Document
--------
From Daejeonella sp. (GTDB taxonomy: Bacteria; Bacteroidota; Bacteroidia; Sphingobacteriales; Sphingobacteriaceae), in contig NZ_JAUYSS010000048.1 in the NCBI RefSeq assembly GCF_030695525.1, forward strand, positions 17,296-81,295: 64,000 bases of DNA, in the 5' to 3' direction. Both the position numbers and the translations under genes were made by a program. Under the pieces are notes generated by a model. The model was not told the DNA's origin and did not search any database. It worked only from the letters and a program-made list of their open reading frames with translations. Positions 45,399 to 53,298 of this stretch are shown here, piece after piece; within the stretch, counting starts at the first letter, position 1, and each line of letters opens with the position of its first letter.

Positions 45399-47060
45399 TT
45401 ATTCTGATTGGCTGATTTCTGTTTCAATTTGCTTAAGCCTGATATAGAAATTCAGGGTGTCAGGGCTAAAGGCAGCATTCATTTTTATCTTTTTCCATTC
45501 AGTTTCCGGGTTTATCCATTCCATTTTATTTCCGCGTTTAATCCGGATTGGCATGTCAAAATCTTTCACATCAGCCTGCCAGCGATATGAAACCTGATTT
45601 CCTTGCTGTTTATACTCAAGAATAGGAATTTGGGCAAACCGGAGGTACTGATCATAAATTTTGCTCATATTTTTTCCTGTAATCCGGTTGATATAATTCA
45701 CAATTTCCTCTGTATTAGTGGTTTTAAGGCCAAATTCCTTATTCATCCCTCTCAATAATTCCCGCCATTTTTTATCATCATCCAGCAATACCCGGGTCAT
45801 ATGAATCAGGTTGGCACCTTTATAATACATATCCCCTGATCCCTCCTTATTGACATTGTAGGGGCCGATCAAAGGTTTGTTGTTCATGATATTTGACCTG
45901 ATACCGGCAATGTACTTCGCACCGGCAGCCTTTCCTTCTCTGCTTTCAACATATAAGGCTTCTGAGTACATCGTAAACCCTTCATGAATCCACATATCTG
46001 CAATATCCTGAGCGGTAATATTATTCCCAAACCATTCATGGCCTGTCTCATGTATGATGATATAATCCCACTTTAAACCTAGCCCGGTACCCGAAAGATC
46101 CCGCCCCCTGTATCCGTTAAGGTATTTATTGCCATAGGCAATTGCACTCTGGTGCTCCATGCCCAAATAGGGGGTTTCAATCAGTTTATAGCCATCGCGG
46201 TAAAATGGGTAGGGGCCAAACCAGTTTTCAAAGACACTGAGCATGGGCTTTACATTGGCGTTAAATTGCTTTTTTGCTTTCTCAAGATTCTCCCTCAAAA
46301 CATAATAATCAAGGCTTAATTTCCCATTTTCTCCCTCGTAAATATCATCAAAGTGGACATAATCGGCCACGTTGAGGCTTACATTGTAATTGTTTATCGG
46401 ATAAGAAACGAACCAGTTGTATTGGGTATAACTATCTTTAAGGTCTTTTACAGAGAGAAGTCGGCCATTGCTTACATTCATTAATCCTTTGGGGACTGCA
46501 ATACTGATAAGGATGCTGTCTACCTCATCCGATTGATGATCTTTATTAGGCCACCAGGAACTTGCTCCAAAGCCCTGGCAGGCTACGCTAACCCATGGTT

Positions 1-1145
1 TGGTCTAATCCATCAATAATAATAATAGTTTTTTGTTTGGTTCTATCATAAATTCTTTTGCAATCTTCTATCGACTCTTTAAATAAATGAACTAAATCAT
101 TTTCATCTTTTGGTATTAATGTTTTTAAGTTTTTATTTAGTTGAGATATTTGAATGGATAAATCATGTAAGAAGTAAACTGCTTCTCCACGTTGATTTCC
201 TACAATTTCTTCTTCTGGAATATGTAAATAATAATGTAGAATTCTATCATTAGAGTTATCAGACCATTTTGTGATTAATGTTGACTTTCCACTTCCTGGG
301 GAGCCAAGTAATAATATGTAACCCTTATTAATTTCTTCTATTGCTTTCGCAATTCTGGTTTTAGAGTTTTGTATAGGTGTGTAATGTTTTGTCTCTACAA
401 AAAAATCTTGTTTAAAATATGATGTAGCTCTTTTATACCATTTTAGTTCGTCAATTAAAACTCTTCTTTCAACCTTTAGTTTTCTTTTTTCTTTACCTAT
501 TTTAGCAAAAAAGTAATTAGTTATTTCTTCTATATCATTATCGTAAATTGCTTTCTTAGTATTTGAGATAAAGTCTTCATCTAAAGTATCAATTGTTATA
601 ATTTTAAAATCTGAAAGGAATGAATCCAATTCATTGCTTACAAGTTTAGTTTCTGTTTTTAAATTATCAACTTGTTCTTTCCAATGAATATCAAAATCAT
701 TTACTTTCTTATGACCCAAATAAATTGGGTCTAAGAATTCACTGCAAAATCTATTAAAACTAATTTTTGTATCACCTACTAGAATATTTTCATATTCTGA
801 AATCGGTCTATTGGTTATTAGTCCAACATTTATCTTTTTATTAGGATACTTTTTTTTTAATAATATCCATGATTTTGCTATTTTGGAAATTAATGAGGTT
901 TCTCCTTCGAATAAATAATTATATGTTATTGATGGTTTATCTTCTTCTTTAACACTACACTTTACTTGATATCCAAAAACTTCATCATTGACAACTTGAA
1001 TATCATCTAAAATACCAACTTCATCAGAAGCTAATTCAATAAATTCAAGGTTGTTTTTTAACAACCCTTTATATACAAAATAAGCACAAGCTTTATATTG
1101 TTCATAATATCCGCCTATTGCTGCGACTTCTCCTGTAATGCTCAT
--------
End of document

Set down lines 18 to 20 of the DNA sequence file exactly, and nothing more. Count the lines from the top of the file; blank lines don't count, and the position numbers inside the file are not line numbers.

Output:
101 TTTCATCTTTTGGTATTAATGTTTTTAAGTTTTTATTTAGTTGAGATATTTGAATGGATAAATCATGTAAGAAGTAAACTGCTTCTCCACGTTGATTTCC
201 TACAATTTCTTCTTCTGGAATATGTAAATAATAATGTAGAATTCTATCATTAGAGTTATCAGACCATTTTGTGATTAATGTTGACTTTCCACTTCCTGGG
301 GAGCCAAGTAATAATATGTAACCCTTATTAATTTCTTCTATTGCTTTCGCAATTCTGGTTTTAGAGTTTTGTATAGGTGTGTAATGTTTTGTCTCTACAA